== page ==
13 Feb Resilience, Independence & Organisation by Rachel Kolber – Head of Education Support (Years 7, 8 & 9)
Throughout the holidays I read numerous articles about how ChatGPT is going to change the educational landscape. How will teachers and schools respond to technology that can formulate an entire laboratory report, analyse a historic source or compose poetry?
However, when I ran into parents, this wasn’t the challenge causing them most concern. While content and assessment are extremely important factors in schooling, it is the resilience, independence and organisation skills necessary for academic success that will be used more frequently as essential life skills.
As adults, we are rarely asked the difference between meiosis and mitosis, however, we use ICT skills, time management and communication skills daily. The majority of parents that I spoke to over the holidays voiced a desire for these keys to success to be taught more explicitly.
With this in mind, Avigail Wonder, Natalie Flamm and myself wrote workshops to help both students and teachers effectively set up and use several important organisation and communication tools. Every student in secondary did this workshop on their first day of school.
Students were shown how to use File Explorer to create a digital locker. These are organised folders used to save any files they create and any files sent by teachers. They were also introduced to Yavneh’s 2023 digital diary. All school events, homework and meetings will now be recorded in Outlook. Making entries in the digital diary was modelled for students and teachers will continue to oversee its regular use.
Next, students were shown how to download both Compass and Outlook on to their personal devices such as phones and iPads so that they can always access their timetable, diary and school emails. Leaving a computer at school or uncharged is not a valid excuse for being uninformed or unprepared. This mirrors the ‘real world’ where all essential information and services are web based.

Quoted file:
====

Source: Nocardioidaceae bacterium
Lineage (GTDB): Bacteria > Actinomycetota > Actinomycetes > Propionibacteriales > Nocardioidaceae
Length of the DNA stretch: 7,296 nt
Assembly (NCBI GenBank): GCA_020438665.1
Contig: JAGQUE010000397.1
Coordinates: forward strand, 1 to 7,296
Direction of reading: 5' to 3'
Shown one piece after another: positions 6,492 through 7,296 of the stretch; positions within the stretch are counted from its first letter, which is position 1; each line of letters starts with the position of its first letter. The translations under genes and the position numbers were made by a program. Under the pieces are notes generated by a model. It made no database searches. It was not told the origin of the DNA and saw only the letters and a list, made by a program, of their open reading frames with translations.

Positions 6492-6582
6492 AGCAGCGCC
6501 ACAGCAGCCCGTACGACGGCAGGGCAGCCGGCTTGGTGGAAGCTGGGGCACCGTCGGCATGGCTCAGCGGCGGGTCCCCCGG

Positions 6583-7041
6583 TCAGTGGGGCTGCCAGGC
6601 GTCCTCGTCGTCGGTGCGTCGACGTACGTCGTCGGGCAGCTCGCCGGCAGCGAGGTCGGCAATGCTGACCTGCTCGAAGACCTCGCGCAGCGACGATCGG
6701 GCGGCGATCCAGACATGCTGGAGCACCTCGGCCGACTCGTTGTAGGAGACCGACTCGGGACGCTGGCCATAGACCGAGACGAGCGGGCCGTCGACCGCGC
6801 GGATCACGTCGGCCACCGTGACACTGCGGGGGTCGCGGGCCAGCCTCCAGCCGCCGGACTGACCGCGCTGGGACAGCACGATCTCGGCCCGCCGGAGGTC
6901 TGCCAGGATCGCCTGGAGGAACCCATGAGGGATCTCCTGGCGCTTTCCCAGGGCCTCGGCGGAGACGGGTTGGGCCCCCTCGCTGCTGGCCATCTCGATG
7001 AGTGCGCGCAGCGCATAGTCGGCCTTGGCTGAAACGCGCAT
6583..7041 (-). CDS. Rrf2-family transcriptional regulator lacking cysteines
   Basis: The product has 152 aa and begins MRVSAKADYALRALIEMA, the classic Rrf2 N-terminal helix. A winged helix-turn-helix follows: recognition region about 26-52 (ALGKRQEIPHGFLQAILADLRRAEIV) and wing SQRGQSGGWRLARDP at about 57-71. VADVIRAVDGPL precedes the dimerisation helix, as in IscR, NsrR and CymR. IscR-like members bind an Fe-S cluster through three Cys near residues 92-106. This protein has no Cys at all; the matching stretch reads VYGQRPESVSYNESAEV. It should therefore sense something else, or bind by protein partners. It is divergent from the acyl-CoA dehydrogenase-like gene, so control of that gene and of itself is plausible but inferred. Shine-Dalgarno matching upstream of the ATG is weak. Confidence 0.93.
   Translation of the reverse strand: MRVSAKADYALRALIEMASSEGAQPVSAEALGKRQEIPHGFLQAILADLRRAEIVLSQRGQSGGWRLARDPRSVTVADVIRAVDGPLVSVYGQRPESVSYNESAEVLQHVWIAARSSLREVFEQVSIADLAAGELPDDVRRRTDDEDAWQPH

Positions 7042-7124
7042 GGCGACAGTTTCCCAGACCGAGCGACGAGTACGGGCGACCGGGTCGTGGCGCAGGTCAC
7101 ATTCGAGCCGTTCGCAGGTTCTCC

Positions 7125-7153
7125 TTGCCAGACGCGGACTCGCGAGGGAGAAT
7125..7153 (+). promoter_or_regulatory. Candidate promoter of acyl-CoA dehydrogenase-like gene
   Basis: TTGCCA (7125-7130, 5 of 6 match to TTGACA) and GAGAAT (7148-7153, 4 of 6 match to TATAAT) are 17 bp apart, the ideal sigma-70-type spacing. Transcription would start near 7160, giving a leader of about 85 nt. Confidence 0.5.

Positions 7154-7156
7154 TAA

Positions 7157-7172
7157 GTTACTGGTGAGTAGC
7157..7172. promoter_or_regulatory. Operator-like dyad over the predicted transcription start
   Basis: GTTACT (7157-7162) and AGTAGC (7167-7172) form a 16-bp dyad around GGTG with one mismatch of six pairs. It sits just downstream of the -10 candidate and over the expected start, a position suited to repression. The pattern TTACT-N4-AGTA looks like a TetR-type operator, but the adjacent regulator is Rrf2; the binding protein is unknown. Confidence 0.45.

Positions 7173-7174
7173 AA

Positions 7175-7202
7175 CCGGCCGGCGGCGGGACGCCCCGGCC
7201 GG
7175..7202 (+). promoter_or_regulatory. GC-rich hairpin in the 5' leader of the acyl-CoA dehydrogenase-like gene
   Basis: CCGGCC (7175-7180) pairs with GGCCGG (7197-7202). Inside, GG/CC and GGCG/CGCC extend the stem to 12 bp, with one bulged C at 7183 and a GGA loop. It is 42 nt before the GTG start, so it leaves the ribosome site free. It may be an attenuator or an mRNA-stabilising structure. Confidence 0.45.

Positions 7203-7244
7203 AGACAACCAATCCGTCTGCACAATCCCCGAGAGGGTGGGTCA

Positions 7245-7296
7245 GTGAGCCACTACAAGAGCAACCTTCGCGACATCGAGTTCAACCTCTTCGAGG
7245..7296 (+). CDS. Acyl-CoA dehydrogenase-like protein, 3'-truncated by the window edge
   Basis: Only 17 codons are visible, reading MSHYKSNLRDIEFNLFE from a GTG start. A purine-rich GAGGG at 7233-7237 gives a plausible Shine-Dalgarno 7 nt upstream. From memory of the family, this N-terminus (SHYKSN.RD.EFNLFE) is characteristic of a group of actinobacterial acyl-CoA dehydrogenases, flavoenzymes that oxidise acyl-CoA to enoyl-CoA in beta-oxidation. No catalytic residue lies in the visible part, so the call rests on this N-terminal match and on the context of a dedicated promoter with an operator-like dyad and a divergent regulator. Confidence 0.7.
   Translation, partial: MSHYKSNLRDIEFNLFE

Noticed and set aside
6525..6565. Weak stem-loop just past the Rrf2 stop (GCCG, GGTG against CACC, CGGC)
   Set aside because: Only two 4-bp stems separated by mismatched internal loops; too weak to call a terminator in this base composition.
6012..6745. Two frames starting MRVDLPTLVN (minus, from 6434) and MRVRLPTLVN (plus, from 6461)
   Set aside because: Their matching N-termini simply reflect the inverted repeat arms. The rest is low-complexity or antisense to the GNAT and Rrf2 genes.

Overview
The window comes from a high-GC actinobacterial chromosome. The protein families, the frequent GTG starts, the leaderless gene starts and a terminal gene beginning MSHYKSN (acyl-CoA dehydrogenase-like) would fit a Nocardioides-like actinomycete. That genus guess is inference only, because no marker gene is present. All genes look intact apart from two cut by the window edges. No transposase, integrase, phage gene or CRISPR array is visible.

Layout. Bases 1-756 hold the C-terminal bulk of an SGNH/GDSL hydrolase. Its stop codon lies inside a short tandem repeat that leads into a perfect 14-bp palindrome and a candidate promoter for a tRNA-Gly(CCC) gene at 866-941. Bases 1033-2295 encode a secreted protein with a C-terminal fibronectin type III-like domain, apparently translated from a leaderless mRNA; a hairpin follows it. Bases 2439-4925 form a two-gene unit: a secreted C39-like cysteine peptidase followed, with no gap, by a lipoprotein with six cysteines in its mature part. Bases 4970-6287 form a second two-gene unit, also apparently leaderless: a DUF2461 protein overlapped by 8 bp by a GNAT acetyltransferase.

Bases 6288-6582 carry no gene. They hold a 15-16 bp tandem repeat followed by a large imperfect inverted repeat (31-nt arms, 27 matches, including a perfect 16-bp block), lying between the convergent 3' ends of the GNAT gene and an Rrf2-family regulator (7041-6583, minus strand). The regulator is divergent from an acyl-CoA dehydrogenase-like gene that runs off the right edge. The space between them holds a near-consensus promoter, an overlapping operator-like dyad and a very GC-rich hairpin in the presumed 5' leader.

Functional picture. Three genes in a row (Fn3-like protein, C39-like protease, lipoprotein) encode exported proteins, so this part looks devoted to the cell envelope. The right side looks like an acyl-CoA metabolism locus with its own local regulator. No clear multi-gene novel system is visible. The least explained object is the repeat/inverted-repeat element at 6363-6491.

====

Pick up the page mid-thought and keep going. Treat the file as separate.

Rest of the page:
Our workshops also spent time on email etiquette. We focused on the use of polite and considerate language when writing to teachers, the difference between a formal communication with an adult and an informal text to a friend and the importance of thanking people for their time and effort. Students were also reminded that while they may email a teacher out of school hours, this is in fact private time for staff and they may not be available to answer immediately. Therefore, students should not leave requests for help or for extensions until the last minute.
Time was spent on several other organisation and communication tools and I urge all parents to discuss these workshops with your children. You probably use a lot of these systems in both your work and private lives. This link to the real world will help reinforce the importance of these skills to your children.
Education is never static, it evolves, responding to changing values, developments and challenges. While the structure of lessons and assessments may alter due to emerging technologies such as Chat GPT, the parental desire to see their children become resilient, organised, independent individuals is timeless. As a school, we have exactly the same wish for our students and are always striving to help them achieve these goals.